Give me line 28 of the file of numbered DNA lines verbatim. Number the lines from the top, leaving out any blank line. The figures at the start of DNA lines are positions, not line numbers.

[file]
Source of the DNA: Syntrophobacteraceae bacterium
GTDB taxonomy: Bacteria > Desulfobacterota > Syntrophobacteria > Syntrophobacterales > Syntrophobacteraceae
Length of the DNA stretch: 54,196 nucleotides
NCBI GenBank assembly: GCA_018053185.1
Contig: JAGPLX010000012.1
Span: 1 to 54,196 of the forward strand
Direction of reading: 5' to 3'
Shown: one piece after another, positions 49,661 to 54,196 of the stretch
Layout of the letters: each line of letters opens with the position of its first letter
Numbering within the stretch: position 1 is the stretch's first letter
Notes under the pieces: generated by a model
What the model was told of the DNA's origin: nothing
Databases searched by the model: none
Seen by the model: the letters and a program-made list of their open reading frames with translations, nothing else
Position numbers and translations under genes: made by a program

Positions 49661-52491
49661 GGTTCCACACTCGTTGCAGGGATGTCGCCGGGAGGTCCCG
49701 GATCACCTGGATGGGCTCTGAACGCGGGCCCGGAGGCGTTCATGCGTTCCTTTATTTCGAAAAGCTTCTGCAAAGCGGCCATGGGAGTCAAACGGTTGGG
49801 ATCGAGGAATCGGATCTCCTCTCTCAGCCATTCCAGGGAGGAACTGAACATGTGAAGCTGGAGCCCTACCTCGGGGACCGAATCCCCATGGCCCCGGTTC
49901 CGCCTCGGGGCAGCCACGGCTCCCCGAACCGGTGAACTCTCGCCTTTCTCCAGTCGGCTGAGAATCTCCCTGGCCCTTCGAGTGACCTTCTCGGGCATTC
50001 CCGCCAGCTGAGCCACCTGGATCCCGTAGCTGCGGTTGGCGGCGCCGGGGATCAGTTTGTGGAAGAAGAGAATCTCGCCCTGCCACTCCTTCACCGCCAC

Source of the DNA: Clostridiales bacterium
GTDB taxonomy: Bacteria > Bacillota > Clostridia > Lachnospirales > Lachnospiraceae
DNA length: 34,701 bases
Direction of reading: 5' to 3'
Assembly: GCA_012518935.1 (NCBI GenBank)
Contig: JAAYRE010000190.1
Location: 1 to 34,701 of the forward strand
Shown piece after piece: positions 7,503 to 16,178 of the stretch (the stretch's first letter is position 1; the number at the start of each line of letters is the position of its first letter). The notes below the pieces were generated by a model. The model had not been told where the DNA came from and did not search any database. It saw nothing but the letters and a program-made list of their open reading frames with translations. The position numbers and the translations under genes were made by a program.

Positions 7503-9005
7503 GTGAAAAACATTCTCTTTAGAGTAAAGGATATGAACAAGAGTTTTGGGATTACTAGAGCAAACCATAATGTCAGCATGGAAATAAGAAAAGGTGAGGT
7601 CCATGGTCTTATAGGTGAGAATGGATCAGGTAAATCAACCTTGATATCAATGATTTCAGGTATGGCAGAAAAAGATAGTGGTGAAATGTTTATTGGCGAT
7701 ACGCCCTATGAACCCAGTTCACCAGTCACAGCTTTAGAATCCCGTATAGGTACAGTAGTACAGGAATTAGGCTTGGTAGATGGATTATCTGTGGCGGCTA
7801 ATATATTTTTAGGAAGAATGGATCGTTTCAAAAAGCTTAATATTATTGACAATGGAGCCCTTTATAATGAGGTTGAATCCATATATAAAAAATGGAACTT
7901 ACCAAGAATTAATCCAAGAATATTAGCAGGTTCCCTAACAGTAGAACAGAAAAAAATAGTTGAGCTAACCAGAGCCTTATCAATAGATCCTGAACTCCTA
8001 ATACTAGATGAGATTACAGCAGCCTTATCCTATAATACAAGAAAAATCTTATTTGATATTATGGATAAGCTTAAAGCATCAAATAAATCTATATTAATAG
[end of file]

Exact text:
Location: 1 to 34,701 of the forward strand